A Chinese Room, by Milo van Mesdag
There have been a lot of war novels written, and most of them communicate the same simple message: war is a dehumanizing, monstrous force no matter how just one’s cause may or may not be (you’d think this message is in fact so simple that after people had written two or three books like this, there wouldn’t be a need for any more, but [gestures impotently] look around). Catch-22, though, stands out on the list – in large part because it’s funny, but also because it asserts the eternal war-novel truism in the context of a “good” war (WWII), and applies the critique beyond combat, to the mere experience of being in the military (again, even a “good” one, like the American army). The novel has several leitmotifs, but I’d say the most critical is “every victim is a culprit”; it’s a motto that seems, and is, harsh, but it I think accurately conveys how everyone who’s broken down by a brutal, absurd system and goes along with it reinforces the system, and makes it harder for anyone else to resist. Because Heller is an optimist, and primarily writing about characters who live in a democracy, however flawed, the novel’s ending still offers the hope of transcendence, of leaping straight out of the totalitarian negative-sum game and winning individual, and maybe even eventually societal, freedom.
I’m pretty sure there aren’t any Russian war novels that end like that.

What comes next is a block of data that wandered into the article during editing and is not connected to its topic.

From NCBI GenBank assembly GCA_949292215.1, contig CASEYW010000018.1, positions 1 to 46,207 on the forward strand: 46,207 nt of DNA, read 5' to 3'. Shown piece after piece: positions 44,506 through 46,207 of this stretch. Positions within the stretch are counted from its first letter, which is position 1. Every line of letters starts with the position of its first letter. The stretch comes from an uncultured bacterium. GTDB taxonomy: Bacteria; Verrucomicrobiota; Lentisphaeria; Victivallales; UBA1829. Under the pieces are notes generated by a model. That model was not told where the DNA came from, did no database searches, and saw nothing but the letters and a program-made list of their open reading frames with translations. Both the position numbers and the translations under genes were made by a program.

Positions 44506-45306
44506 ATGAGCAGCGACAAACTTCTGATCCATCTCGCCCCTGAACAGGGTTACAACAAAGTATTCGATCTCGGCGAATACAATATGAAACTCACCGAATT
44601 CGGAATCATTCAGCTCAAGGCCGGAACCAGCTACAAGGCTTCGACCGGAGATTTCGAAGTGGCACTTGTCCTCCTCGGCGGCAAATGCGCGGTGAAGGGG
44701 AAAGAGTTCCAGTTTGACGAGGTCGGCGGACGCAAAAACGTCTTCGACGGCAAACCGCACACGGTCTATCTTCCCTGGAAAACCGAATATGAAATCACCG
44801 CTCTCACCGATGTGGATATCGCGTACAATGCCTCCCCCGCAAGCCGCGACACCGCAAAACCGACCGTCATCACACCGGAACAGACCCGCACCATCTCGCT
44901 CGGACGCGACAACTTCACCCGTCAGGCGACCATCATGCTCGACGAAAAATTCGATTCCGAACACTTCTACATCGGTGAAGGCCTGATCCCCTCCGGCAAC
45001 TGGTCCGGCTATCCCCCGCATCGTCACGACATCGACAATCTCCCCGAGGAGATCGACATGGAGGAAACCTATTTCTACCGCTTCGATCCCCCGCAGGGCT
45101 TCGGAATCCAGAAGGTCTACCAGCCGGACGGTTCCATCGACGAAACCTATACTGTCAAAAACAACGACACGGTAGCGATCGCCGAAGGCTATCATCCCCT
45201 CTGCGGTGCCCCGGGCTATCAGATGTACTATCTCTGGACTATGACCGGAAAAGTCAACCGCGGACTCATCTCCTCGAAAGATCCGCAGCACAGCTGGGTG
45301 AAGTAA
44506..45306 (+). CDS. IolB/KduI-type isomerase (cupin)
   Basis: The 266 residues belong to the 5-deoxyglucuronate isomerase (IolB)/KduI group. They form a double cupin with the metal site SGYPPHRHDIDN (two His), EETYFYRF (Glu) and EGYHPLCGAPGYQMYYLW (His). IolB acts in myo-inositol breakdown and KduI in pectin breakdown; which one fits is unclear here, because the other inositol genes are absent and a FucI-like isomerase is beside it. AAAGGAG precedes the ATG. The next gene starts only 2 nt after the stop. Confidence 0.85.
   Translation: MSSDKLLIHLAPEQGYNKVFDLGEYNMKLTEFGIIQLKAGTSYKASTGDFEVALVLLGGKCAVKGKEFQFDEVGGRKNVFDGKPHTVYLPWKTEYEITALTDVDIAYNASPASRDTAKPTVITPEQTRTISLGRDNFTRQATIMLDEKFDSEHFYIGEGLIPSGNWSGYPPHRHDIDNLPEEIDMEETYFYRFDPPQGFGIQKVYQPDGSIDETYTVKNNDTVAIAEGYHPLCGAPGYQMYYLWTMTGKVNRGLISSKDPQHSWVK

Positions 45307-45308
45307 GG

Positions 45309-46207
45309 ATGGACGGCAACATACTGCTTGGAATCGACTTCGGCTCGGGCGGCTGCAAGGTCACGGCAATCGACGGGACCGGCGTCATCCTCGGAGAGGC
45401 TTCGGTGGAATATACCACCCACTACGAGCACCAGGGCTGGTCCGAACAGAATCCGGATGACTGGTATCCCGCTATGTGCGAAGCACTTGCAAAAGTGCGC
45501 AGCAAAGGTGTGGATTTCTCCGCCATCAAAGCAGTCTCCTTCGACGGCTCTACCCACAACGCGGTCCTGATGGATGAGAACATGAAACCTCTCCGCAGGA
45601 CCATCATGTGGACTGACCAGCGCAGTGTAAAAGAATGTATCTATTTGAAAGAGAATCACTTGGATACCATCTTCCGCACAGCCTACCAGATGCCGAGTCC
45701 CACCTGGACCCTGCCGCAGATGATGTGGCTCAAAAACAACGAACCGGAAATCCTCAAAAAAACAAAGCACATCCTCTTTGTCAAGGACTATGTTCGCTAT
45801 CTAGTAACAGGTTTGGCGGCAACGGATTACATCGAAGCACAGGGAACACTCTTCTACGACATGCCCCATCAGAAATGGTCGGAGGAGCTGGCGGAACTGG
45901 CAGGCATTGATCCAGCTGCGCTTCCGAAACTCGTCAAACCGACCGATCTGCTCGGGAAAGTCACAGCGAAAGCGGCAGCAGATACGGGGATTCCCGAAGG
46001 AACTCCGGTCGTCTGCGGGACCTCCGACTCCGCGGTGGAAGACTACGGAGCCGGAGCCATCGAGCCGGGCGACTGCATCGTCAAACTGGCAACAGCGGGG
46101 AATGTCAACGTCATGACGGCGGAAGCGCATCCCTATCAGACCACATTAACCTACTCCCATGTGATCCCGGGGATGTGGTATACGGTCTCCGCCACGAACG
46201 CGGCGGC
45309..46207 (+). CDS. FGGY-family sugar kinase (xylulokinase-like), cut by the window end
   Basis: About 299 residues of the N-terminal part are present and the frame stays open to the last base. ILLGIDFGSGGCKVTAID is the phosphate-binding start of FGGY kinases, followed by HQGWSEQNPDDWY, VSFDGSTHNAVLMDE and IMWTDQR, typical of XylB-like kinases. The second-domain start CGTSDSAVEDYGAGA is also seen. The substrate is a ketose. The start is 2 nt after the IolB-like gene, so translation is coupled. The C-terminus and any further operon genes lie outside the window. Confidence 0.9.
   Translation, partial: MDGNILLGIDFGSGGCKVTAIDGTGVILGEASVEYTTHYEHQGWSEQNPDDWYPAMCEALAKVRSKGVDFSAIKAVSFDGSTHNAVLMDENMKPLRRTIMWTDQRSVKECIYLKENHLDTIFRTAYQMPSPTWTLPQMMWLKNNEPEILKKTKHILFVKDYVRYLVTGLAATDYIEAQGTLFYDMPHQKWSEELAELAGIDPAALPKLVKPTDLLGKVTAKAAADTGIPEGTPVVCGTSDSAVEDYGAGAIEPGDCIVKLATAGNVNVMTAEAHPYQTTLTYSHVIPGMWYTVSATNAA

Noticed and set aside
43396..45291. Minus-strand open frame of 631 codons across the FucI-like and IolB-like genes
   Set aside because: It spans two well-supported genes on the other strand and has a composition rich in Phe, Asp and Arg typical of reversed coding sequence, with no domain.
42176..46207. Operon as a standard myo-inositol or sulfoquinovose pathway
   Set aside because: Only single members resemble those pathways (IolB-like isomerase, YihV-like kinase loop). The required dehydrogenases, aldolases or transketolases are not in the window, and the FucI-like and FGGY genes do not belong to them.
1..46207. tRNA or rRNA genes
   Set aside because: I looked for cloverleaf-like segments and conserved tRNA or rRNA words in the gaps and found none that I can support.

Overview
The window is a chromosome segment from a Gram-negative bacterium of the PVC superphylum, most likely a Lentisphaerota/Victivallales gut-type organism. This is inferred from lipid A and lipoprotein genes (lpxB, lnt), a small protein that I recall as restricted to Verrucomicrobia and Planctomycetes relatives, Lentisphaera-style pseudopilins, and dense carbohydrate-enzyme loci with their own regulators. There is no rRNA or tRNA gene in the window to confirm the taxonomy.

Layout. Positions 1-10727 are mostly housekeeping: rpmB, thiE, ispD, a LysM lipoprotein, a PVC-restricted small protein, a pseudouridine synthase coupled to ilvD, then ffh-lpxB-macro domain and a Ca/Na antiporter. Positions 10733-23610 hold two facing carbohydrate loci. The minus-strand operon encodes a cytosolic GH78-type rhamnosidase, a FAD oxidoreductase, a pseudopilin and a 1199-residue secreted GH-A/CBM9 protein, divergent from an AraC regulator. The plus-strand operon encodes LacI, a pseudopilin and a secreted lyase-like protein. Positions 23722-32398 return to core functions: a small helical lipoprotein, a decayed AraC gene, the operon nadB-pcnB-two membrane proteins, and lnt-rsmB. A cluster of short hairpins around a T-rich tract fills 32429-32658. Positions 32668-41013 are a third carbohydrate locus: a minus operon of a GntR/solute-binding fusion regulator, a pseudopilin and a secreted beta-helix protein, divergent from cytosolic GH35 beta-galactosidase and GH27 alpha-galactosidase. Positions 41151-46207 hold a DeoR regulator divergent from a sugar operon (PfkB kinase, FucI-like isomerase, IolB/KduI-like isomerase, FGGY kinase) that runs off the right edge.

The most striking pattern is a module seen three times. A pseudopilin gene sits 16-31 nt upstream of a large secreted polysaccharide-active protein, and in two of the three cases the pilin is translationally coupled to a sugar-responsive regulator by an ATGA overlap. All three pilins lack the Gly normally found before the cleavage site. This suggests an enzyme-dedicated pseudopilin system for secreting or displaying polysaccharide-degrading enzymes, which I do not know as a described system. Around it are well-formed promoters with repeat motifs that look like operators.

A Chinese Room is a hard beast to sum up. The temptation is to start with the gameplay, since that’s probably what’s most distinctive about it. An asymmetric two-handed multiplayer game, it’s designed so that two people pass keywords back and forth maybe half a dozen times over the course of the two or so hour playtime, which encode the decisions each one is making. It’s an elaboration of the system the author used in last Comp’s Last Night of Alexisgrad, though it’s more smoothly implemented here – the passwords are just words, rather than random-seeming gobbledygook, and it’s better-paced for asynchronous play, since there are fewer keyword-exchange points with longer chunks of gameplay in between. Even though I was afraid it’d be difficult to play this one as intended since I’ve got a teething one-year-old holding my game-playing schedule hostage, I was still able to get through it without much difficulty over the course of a day or so (shoutout to @aschultz for being my partner).
With that said, the game can be played single-player too. And to assess whether I think that’d work just as well as playing it as intended, I need to delve into the plot – or at least the half of the plot that I experienced, since the two players guide entirely different protagonists in entirely different circumstances who don’t, I believe, ever directly encounter one another, and I think this ignorance of what exactly is going on in the other player’s story is an important part of the game.
As a result, discussing the narrative even in very broad strokes could constitute a significant spoiler to half of potential players – and actually, I find I want to talk about it in considerably more detail than that. So I’m going to spoiler-block the rest of this review. For those leaving us here, I’ll just say that A Chinese Room is a very grown-up, very intense work that’s sufficiently strong that I’m not overly bothered that the last ten percent kind of falls apart. Definitely read the content warnings first, but if you think you can handle it, it’s very much worth a play.